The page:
Essay: Strategies That Matter – Why Targets That Matter, Don’t

A B-2 Stealth Bomber from Whiteman AFB in Missouri leads an aerial flight formation with F-18 Hornets from the during exercise Valiant Shield 2006. US Navy Photo

A B-2 Stealth Bomber from Whiteman AFB in Missouri leads an aerial flight formation with F-18 Hornets from the during exercise Valiant Shield 2006. US Navy Photo

In 1954, U.S. Representative W. Sterling Cole, chairman of the Joint Atomic Energy Committee, announced what had been suspected: that the U.S. Air Force could deliver an H-bomb anywhere in the world. Hardly a revelation, this boast since has been echoed for more than half a century. Indeed, Air Force talking points regularly repeat a version of this theme: We can hold any target at risk anywhere in the world in any time, any place. This idea is deeply embedded in the Air Force’s transformation efforts, as an aspirational statement became a “requirement” and thereby a justification for airpower capabilities. “Any target, any time, any place” is a centerpiece of service dogma, offered in place of coherent airpower strategy. Unfortunately, that means very little for the nation’s air, space and cyber power entrusted to the Air Force. A capability is not a strategy, and can’t be substituted for one. It’s strategy that matters. Read More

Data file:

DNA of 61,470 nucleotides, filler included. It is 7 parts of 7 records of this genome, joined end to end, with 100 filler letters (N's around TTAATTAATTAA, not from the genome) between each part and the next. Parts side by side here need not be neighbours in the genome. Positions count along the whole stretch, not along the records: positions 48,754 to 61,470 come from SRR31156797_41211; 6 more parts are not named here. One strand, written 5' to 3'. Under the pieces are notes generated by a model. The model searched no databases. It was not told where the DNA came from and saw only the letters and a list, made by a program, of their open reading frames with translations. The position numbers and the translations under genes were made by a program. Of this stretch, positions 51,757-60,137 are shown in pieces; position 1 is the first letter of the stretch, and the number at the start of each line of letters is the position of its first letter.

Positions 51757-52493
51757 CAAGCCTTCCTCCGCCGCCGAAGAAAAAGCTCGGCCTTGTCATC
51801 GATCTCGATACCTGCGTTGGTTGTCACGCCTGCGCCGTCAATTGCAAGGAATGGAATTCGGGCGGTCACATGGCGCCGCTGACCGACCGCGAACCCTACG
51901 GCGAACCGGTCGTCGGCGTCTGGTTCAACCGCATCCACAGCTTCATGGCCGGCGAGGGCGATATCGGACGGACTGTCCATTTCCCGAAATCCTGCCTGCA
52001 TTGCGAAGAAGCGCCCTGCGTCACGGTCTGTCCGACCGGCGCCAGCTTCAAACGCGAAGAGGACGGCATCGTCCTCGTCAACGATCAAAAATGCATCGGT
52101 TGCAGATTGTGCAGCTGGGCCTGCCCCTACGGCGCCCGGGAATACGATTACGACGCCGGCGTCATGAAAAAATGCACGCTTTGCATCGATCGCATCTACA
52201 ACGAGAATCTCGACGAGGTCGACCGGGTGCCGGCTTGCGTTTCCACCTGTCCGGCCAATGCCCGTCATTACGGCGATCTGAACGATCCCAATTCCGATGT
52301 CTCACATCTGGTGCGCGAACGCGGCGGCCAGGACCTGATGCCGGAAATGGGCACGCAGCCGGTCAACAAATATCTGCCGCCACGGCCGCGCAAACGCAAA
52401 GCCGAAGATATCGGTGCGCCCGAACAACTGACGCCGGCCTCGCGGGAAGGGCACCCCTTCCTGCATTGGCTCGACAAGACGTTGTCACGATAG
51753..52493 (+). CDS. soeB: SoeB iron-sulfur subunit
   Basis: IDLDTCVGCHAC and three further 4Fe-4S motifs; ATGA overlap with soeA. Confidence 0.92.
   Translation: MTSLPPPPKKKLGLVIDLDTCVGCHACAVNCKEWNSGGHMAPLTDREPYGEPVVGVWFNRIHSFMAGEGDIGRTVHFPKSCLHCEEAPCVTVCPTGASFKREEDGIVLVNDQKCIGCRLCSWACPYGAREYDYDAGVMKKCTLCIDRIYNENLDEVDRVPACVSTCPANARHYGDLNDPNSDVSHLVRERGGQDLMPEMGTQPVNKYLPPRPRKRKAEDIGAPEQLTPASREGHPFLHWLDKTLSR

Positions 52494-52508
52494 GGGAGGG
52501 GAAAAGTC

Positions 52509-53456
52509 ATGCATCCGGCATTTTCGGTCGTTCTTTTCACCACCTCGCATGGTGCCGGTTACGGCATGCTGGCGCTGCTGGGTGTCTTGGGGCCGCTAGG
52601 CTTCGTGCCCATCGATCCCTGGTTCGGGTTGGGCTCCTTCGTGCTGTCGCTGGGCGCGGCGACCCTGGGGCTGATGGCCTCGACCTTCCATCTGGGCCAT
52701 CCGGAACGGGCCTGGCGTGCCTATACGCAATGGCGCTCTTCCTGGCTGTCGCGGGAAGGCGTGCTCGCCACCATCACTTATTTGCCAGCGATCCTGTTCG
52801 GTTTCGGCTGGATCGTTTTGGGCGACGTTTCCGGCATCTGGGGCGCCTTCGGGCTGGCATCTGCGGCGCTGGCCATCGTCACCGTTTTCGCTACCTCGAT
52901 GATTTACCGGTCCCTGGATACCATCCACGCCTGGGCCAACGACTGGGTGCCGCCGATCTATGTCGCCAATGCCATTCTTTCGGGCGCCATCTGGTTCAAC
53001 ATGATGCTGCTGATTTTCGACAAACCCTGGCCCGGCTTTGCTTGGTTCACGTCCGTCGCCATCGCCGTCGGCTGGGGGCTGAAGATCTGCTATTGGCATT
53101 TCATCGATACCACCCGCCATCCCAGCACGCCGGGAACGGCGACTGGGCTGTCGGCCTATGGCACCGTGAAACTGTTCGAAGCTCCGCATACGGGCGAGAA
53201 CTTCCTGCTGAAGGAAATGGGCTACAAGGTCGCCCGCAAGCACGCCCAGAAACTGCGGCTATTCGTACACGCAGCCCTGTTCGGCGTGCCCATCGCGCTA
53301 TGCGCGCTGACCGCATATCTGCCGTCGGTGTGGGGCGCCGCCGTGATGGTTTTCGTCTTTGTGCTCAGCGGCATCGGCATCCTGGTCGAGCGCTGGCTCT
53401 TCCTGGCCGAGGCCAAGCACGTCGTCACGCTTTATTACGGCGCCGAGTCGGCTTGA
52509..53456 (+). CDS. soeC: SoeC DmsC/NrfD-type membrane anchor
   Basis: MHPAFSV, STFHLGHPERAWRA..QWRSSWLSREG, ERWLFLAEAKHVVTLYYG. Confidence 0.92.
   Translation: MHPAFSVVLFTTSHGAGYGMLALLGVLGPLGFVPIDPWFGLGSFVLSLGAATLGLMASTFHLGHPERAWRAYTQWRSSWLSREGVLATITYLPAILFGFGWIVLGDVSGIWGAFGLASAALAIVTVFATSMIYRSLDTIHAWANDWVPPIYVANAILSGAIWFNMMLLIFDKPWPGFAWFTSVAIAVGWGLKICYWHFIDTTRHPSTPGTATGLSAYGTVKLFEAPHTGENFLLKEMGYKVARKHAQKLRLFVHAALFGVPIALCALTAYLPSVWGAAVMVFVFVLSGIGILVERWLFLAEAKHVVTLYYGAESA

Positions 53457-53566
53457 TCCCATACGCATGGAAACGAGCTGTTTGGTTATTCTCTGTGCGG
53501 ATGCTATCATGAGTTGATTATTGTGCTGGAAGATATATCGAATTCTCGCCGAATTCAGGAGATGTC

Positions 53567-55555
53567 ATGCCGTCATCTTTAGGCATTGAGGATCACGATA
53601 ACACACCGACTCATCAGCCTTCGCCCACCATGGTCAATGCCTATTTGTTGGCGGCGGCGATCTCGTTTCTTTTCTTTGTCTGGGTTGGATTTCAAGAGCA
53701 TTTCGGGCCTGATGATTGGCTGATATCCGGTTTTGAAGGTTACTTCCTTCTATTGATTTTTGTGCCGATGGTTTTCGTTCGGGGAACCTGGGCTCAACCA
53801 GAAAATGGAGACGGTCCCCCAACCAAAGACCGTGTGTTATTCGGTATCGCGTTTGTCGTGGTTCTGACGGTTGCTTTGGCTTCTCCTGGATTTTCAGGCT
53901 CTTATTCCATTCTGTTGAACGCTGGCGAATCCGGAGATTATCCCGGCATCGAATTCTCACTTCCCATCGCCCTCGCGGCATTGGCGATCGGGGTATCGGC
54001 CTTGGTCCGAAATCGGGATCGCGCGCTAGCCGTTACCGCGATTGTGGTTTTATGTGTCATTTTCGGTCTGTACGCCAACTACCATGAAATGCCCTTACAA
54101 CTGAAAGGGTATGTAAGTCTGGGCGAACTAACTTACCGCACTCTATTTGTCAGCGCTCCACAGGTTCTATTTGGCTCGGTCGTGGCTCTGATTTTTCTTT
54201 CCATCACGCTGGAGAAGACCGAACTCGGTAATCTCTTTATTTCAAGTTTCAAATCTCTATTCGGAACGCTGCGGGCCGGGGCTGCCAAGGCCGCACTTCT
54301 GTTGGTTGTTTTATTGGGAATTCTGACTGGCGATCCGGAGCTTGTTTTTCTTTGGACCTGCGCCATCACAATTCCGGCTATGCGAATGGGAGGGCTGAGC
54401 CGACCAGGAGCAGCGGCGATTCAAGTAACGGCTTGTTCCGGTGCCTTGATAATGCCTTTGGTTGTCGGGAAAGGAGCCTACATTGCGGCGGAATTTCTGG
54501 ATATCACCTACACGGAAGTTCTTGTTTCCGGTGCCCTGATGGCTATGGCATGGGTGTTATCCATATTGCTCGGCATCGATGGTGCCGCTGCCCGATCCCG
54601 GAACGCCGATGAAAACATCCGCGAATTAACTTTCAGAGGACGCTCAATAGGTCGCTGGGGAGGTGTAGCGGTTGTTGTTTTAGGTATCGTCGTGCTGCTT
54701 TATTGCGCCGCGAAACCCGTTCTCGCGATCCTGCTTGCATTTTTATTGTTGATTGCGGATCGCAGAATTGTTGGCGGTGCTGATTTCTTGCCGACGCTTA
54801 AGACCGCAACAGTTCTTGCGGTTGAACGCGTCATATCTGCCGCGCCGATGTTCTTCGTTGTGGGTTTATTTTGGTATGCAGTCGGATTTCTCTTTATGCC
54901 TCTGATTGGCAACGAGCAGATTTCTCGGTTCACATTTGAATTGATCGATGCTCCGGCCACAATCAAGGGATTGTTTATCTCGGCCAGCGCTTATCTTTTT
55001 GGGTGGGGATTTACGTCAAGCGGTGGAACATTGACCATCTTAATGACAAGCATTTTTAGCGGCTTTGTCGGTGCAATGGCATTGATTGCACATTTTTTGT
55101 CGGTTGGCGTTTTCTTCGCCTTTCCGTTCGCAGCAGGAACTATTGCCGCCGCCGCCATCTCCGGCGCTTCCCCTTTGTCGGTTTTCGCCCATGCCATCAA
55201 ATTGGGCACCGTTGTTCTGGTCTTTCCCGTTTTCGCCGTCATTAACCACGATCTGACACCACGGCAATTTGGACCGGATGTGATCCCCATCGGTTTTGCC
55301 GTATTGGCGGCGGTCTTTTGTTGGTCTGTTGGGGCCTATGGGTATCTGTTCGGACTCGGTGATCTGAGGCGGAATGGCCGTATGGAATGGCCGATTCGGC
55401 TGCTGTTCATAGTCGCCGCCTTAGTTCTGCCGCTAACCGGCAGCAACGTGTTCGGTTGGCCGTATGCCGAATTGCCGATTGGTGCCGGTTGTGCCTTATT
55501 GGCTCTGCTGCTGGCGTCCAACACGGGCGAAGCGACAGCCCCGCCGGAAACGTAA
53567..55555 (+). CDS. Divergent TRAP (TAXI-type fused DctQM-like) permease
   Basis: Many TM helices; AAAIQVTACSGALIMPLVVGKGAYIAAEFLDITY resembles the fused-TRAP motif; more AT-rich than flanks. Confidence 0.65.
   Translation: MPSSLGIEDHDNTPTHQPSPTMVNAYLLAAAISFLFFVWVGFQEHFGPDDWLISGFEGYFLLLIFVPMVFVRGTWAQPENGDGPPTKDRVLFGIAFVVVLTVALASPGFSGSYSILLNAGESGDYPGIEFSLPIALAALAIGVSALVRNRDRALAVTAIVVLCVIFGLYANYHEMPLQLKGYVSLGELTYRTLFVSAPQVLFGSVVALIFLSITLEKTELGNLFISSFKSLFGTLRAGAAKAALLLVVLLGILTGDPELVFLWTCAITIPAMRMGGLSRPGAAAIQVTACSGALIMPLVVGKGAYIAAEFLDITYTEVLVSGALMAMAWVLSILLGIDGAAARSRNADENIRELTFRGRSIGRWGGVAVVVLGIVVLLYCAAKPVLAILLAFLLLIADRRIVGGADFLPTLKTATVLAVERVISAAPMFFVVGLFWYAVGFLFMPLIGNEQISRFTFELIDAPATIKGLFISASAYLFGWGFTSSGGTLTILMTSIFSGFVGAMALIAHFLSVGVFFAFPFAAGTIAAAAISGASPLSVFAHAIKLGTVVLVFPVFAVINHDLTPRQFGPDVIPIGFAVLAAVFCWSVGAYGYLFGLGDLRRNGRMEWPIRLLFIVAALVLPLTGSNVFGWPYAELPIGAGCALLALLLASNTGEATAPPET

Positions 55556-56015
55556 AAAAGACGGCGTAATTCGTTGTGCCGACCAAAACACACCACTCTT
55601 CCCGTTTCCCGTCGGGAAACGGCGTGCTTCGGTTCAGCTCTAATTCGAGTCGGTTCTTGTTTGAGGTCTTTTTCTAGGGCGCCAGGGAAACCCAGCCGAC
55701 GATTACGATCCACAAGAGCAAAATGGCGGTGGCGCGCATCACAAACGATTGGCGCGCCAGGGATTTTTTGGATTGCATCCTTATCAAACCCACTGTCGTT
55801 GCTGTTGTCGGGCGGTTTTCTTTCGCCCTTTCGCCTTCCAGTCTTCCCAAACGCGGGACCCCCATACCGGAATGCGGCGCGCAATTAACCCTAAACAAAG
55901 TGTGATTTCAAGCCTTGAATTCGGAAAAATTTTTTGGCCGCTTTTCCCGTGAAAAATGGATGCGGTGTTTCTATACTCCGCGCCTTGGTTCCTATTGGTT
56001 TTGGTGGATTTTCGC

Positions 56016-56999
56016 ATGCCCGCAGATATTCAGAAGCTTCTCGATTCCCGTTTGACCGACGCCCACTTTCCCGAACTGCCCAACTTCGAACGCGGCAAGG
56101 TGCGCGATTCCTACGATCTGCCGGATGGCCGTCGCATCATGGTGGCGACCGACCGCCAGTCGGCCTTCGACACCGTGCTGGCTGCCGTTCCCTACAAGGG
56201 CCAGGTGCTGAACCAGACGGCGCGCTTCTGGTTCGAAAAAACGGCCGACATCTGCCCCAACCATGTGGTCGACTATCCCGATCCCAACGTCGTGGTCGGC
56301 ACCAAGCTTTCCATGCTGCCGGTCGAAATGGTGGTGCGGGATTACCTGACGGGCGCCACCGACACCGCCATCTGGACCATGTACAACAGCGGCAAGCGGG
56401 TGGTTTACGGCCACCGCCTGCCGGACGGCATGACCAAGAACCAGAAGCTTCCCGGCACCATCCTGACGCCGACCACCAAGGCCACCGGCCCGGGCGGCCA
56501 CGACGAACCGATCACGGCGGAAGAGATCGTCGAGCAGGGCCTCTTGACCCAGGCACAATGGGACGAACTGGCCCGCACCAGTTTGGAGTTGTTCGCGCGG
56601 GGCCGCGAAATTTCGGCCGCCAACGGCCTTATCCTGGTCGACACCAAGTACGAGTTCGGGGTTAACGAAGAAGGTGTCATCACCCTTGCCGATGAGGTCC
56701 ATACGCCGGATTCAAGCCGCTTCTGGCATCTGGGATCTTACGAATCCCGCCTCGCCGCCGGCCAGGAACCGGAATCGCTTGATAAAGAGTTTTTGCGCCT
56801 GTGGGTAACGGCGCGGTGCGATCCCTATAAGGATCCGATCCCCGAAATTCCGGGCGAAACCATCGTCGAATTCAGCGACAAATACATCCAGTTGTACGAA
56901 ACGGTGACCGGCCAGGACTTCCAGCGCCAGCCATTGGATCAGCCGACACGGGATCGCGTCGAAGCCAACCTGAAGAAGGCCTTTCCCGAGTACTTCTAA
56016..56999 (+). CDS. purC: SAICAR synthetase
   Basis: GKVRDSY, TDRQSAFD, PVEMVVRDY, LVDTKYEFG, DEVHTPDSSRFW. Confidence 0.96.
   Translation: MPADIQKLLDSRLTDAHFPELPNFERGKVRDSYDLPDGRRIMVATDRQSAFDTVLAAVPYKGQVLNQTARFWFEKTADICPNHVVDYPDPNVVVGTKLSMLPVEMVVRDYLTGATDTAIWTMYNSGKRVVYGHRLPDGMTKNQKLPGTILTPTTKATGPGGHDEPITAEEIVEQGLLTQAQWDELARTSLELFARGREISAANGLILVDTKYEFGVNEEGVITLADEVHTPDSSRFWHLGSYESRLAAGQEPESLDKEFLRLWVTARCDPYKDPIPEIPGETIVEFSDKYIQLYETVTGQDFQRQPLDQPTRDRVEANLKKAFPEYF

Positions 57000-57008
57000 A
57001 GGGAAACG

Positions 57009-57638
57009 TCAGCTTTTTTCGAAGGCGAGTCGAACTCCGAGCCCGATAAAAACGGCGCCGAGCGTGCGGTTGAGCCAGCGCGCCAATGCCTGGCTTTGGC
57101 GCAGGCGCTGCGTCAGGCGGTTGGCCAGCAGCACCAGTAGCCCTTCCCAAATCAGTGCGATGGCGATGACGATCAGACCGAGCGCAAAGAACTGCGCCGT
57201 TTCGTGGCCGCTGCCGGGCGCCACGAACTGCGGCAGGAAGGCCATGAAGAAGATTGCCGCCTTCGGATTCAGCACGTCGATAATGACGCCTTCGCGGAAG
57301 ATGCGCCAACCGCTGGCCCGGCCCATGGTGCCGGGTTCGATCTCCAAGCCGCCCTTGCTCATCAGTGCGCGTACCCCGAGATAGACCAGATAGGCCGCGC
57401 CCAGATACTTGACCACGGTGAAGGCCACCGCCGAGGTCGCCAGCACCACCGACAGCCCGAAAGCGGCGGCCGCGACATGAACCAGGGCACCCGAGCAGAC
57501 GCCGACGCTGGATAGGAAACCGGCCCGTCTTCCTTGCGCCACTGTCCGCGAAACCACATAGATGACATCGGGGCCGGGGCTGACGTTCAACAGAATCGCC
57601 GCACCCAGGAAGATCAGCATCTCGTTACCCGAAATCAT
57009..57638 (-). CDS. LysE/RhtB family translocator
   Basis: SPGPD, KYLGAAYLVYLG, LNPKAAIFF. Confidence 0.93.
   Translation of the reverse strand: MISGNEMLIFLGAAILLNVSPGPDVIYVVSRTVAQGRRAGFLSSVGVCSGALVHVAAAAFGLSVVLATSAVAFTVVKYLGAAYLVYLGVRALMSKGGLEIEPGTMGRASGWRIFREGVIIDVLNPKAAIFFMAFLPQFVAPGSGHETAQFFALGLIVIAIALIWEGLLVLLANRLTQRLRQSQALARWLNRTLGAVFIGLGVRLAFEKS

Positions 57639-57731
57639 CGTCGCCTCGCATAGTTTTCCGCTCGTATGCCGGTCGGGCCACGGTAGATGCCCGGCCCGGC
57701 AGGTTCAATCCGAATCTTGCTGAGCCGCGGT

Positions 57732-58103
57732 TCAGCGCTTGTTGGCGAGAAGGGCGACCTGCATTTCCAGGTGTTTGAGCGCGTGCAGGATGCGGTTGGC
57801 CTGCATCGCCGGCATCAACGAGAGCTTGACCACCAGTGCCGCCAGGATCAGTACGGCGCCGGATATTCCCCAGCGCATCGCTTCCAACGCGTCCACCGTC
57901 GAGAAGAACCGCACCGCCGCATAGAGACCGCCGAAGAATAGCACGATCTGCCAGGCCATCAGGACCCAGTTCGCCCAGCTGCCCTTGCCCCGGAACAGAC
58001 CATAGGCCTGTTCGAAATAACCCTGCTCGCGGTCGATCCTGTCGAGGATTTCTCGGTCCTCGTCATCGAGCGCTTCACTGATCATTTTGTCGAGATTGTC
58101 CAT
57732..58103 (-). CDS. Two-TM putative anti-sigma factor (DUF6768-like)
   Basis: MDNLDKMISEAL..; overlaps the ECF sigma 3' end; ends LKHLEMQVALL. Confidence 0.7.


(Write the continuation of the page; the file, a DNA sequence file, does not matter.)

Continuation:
Opinion: What if They Held a Salvo Competition and Nobody Came?

Opinion: What if They Held a Salvo Competition and Nobody Came?

Left to right, the guided missile cruiser USS Vicksburg (CG 69), and the guided missile destroyers USS Roosevelt (DDG 80), USS Carney (DDG 64) and USS The Sullivans (DDG 68) launch a coordinated volley of missiles in 2003. US Navy Photo

Left to right, the guided missile cruiser USS Vicksburg (CG 69), and the guided missile destroyers USS Roosevelt (DDG 80), USS Carney (DDG 64) and USS The Sullivans (DDG 68) launch a coordinated volley of missiles in 2003. US Navy Photo

After Vietnam, the Department of Defense turned its attention back to the Soviet threat in Europe. Faced with an opposing force that was numerically superior, land-power-focused, and strategically positioned to overrun Western Europe, the United States initially turned to nuclear weapons to offset a battlefield disadvantage. Read More

Essay: Capability-Based Planning and the Death of Military Strategy

Essay: Capability-Based Planning and the Death of Military Strategy

Lt. Cmdr. Kirk Benson, points at a map of the South China sea at the Tactical Flag Command Center (TFCC) of the USS Blue Ridge. Reuters photo via VOA.

Lt. Cmdr. Kirk Benson, points at a map of the South China sea at the Tactical Flag Command Center (TFCC) of the USS Blue Ridge. Reuters photo via VOA.

In the 2001 Quadrennial Defense Review, released days before the September 11 attacks, the Department of Defense announced a shift in approach—one that had been trickling through DOD since the dissolution of the Soviet Union. Billed as “a new defense strategy and an associated risk management framework,” the emerging addition to the defense planning lexicon was a “capabilities-based approach.” Read More